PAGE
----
Reconstruction Aid, Public Infrastructure, and Economic Development: The Case of the Marshall Plan in Italy
The Marshall Plan (1948–1952) was the largest aid transfer in history. This paper estimates its effects on Italy’s postwar economic development. It exploits differences between Italian provinces in the value of reconstruction grants they received. Provinces that could modernize more their infrastructure experienced higher increases in agricultural production, especially for perishable crops. In the same provinces, we observe larger investments in labor-saving machines, the entry of more firms into the industrial sector, and a larger expansion of the industrial and service workforce.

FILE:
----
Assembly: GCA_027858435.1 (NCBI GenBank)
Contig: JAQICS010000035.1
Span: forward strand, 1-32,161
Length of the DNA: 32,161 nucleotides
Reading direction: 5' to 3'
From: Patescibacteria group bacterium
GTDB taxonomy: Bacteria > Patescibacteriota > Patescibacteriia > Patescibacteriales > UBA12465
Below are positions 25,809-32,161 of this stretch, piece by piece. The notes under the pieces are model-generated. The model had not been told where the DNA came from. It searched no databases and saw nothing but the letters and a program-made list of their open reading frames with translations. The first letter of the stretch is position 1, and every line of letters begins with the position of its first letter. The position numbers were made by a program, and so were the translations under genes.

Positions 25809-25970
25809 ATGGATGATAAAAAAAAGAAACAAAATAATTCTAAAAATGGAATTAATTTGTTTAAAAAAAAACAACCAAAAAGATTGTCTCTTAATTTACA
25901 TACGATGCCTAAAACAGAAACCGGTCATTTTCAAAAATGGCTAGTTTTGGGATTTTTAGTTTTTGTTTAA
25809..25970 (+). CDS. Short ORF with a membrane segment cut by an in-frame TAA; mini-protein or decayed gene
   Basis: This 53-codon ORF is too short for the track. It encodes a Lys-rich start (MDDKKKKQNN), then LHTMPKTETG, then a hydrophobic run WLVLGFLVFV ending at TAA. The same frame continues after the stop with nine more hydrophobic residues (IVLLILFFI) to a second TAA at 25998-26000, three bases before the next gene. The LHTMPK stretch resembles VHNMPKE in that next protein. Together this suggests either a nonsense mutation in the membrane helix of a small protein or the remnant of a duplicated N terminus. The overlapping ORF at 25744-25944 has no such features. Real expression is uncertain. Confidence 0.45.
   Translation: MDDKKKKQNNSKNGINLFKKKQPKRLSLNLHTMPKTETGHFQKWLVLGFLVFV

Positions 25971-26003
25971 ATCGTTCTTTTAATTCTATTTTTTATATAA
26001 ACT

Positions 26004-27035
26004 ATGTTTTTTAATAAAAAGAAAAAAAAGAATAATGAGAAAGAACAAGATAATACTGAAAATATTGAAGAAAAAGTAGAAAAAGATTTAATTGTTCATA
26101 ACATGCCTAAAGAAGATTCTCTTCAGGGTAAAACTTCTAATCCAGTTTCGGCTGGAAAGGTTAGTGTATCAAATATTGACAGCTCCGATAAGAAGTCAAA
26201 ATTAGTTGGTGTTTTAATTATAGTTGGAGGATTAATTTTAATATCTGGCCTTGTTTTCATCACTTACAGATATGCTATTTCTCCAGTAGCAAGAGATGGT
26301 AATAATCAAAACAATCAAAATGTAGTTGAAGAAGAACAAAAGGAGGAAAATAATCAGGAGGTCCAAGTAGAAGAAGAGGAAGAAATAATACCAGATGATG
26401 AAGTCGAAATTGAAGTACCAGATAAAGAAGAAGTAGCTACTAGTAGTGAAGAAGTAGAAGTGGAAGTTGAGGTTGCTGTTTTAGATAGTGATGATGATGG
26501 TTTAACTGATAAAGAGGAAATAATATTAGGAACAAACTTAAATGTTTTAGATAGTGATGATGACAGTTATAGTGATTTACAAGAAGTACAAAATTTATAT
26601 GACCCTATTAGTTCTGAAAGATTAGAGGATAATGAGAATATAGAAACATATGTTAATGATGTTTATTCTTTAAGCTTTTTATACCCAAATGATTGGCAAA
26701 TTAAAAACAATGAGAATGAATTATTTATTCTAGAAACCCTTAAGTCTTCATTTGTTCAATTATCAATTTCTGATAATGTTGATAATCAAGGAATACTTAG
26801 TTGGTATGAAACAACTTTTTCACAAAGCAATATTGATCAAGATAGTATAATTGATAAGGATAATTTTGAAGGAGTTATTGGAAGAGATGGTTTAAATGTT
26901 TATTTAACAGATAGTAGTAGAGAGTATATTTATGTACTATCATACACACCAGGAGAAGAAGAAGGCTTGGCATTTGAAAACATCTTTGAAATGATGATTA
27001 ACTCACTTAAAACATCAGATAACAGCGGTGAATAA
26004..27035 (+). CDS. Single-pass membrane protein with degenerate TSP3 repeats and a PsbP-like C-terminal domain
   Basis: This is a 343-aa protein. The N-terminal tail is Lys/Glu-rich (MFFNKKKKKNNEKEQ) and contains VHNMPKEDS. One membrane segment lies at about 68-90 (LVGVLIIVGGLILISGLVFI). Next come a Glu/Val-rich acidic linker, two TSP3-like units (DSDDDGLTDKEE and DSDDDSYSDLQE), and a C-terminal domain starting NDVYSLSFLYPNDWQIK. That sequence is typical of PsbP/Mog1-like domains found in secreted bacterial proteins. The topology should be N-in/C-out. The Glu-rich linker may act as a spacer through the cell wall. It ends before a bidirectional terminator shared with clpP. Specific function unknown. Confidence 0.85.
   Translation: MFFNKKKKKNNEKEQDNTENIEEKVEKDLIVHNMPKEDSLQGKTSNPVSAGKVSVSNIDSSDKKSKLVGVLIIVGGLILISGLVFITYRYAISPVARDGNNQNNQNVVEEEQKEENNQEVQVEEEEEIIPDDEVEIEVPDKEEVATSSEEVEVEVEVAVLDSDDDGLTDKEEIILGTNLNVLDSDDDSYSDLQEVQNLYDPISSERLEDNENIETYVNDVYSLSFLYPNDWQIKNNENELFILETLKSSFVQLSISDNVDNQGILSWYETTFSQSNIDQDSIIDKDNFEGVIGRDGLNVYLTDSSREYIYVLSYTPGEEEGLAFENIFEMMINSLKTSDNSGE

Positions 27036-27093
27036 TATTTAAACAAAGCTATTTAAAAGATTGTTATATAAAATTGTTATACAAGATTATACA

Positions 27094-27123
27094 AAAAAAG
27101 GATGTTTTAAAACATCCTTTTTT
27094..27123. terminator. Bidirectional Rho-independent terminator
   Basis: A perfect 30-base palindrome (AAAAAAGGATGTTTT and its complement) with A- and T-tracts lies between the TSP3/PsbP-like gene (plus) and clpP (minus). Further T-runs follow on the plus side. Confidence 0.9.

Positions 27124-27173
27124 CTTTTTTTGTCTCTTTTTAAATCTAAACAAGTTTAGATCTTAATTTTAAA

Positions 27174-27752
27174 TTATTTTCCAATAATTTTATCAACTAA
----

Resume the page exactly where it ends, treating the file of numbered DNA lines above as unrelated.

We thank Ran Abramitzky, Andy Atkeson, Paula Beltran, Thor Berger (discussant), Nicholas Bloom, Meghan Busse, Dora Costa, Pascaline Dupas, Francois Geerolf, Adriana Lleras-Muney, Gabriel Mathy (discussant), Therese McGuire, Katherine Meckel, Juan Morales (discussant), Melanie Morten, Tommaso Porzio, Nancy Qian, Melanie Wasserman, and seminar and conference participants at UCLA, Northwestern, UCSan Diego, UC Berkeley, IFN Stockholm Conference, Barcelona GSE Summer Forum, the Cliometric Society Annual Conference, the NBER DAE Summer Institute, the Banque de France- Paris School of Economics International Macro in Historical Perspective Workshop, the 2018 EHA meeting, and the 2021 SED meeting for helpful comments. Jiarui Cao, Lorenzo Cattivelli, Antonio Coran, Zuhad Hai, Jingyi Huang, Matteo Magnaricotte, and Fernanda Rojas Ampuero provided excellent research assistance. We gratefully acknowledge financial support from the Economic History Association through the Arthur H. Cole Grant. The views expressed herein are those of the authors and do not necessarily reflect the views of the National Bureau of Economic Research.